The Patent Box applies to revenue deriving from patents in many different ways so it's best to seek out expert advice to ensure you are claiming the full value. It's also worth carrying out a full IP audit which will establish whether anything else could be patented to maximize Patent Box savings.
All UK taxpayers who own commercial property — either personally or through a company — may be eligible for capital allowances tax relief. This offsets all the hidden expenses associated with the property such as air conditioning, wiring, heating, lighting and security systems against your overall tax bill. Capital allowances come in different forms with the eligibility and value of claims varying widely according to the many criteria.
The rules are being constantly updated with several changes in the last 10 years alone. The most common mistake is companies under-claiming, as items that could be eligible are missed or not categorized to optimize the claim value. Catax's average client claim totals around £49,000 a year, so it's worth taking the time to make a full and correct claim. This usually requires a detailed assessment of the company’s assets by someone who understands the regulations and categories in detail.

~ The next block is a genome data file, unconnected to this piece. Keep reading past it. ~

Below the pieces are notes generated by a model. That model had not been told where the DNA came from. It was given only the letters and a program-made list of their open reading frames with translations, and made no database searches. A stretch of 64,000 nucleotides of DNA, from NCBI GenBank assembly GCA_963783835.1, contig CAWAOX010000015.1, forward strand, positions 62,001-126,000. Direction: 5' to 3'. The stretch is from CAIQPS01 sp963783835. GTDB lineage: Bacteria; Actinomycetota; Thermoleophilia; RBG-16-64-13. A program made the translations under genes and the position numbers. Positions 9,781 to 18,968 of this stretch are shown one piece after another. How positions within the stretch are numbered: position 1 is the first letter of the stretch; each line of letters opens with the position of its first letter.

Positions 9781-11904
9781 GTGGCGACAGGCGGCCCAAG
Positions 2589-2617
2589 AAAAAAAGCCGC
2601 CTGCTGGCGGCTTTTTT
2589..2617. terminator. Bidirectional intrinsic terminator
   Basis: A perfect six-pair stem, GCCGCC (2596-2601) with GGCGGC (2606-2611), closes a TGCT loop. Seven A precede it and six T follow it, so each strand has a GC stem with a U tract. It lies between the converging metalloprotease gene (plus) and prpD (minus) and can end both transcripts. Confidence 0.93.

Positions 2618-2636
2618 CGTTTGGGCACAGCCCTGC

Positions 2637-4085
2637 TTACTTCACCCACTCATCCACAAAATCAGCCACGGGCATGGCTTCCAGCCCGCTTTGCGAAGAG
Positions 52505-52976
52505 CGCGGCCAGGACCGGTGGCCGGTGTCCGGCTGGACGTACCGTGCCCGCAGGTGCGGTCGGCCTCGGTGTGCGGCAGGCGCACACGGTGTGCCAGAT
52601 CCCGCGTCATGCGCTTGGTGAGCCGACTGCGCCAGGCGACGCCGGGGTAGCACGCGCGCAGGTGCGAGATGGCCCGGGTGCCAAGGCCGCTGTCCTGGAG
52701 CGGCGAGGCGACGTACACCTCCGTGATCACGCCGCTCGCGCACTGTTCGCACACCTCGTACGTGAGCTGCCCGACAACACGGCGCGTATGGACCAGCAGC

Land remediation tax relief
If a business has purchased land or property and invested in clearing it of potentially harmful materials in order to bring it back into use, then that business can claim tax relief. Land remediation tax relief allows businesses to claim 150% of the cost of cleaning the site against their corporation tax bill. Just 1,500 companies claimed land remediation tax relief in 2017/18 according to HMRC, which is a tiny percentage of the potential pool of claimants.